Flour on the floor … A 30-minute meal that’s taken well over an hour … An assistant who’s singing Katy Perry at the top of her lungs … Fingers in the sugar jar—again. Cooking with children can sometimes be a slower, messier, and higher decibel affair, with results that won’t always turn out picture (or palate) perfect. Sheltering in place has taught us thing or two about perfection, and allowed us the time to find magic in the mess, learning in the lengthier process, and pure joy in the noise. Along with a variety of measuring devices, a small whisk, a starter knife, and lots of spoons for tasting, there’s one thing every parent needs in their cooking-with-kids toolkit: patience.
We get that this is sometimes easier said than done, especially when your excited kid just knocked over a quart of buttermilk (we say from experience.) Well, here are four practical tips to help you keep calm and cheerfully cook on:
Remember the boatload of benefits.
The first rule of patience club: Remember all the awesome stuff that comes from spending time in the kitchen with your children:
- Teaching him the “what” and “how” of healthy eating.
- Inspiring her to try new foods because she prepared them herself.
- Telling stories about grandpa as you make his famous biscuits.
- Providing hands-on experience with life skills, math, science, language, and culture.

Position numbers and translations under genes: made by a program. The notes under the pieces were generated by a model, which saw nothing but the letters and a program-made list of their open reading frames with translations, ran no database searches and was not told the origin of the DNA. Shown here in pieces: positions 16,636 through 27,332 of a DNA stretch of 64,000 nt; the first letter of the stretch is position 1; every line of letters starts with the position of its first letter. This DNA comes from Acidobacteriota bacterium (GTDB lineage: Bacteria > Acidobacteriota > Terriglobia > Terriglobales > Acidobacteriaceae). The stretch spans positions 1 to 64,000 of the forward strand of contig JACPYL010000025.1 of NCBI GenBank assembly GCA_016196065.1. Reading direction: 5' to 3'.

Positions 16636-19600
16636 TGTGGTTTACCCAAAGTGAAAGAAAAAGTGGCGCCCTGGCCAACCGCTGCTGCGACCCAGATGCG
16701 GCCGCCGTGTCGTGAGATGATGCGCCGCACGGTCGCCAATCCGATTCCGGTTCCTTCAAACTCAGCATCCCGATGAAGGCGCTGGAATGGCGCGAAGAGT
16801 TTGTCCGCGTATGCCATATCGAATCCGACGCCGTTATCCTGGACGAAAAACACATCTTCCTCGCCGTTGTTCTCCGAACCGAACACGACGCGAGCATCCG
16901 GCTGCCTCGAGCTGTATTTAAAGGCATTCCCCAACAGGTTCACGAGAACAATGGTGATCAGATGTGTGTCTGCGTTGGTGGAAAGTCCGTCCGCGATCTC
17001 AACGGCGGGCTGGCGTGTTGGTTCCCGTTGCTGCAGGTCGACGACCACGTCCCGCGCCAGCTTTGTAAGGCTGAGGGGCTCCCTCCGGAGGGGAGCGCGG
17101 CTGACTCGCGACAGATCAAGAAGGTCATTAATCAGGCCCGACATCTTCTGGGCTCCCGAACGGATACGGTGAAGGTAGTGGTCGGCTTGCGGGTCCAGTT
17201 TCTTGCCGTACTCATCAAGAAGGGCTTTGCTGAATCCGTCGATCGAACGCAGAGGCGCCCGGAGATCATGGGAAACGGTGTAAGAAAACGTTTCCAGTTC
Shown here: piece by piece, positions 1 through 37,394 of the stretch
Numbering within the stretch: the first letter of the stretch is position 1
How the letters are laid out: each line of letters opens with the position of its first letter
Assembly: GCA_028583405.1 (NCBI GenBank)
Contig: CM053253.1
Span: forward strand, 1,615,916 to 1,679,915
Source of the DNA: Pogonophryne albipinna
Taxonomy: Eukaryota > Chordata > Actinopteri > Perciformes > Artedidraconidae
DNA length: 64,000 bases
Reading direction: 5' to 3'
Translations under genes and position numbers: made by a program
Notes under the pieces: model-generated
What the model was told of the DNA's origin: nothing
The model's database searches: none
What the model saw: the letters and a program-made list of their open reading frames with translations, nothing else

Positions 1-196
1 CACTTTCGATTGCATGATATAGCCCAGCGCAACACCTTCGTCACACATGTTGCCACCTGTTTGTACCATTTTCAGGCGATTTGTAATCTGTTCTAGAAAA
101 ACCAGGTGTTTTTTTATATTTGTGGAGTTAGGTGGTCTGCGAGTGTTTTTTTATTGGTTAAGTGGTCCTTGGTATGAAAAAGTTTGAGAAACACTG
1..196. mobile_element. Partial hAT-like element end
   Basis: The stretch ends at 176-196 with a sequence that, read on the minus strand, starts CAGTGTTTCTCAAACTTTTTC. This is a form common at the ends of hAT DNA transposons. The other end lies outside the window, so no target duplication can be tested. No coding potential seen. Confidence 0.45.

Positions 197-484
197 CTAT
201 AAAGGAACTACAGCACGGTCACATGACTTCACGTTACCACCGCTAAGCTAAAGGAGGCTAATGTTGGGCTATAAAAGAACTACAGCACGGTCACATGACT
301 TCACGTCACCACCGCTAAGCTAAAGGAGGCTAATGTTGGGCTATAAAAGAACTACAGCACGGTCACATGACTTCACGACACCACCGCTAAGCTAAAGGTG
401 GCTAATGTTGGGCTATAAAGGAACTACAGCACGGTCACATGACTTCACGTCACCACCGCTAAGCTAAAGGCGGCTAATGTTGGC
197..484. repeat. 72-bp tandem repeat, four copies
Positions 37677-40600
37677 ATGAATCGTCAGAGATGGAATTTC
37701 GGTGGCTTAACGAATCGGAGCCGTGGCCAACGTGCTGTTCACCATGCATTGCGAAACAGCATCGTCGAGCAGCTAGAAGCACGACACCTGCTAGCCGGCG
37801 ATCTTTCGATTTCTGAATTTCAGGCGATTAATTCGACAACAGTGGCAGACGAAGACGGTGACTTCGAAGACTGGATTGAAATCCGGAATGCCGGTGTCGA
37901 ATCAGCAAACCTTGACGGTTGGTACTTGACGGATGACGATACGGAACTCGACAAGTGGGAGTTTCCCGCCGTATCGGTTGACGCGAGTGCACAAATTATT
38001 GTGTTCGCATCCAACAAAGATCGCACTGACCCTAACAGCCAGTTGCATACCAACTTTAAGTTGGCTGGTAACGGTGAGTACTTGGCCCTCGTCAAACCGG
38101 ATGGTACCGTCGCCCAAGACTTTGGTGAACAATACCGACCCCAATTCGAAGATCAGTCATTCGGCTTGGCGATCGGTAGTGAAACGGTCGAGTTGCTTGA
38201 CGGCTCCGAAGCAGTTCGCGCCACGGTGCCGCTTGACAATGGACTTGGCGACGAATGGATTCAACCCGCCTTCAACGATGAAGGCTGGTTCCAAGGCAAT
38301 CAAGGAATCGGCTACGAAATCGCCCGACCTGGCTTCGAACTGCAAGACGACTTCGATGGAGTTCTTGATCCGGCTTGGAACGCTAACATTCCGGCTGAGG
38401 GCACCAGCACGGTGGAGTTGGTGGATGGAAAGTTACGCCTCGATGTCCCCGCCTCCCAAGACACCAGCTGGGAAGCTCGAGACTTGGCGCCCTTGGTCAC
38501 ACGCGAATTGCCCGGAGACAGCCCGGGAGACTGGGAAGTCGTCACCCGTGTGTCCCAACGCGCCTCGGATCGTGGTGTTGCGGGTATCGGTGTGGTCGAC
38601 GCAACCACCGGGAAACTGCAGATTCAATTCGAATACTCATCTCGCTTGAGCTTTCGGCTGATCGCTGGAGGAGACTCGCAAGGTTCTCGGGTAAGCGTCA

- Boosting his confidence—he just made dinner for the whole family!
- Instilling a sense of responsibility (“Let’s clean up that buttermilk together.”)
- Promoting problem-solving (“How do we fix this undercooked rice?”)
- Getting a moment to really connect—to talk and giggle and work side by side—during a jam-packed weekend or before the onslaught of homework, bath, and bed.
Take a step back to really see all the positives and you’ll likely find that a messy counter, a little eggshell in the frittata, or a delayed bedtime one night just doesn’t matter so much.
Consider what you cook.
Have tons of time on a weekend (or quarantine) afternoon? Great, go ahead and tackle that cassoulet à deux. But if you’re up against a busy schedule, keeping your collaborative menu simple (tacos, pasta, salads, sheet-pan meals) can keep your Zen in place.
Have a quick chat about the fun ahead.
Before you get started, take a moment to briefly review the plan. No need to dwell on it—the goal is merely to get pumped about what you’re cooking, and maybe a tad more efficient (you chop kale while she grates cheese!), tidier, and safer along the way. It can also be helpful for kids when they know ahead of time which tasks they’ll be doing (peeling veggies) and which they’ll be building their skills to do later (perhaps manning the knife).
While not at all necessary, having your mise en place in place before things heat up is a pro-style tactic for staying patient while you cook. Get out all the tools you’ll need and cut, measure, and organize all the ingredients. Feel free to pretend you’re on a cooking show. Or practice other French words. Or discuss how mise en place-ing her school stuff just might help with patience in the morning, too….
Did you know? Little Sous offers a monthly themed kids cooking box that will help your family connect in the kitchen. Check out our subscription options!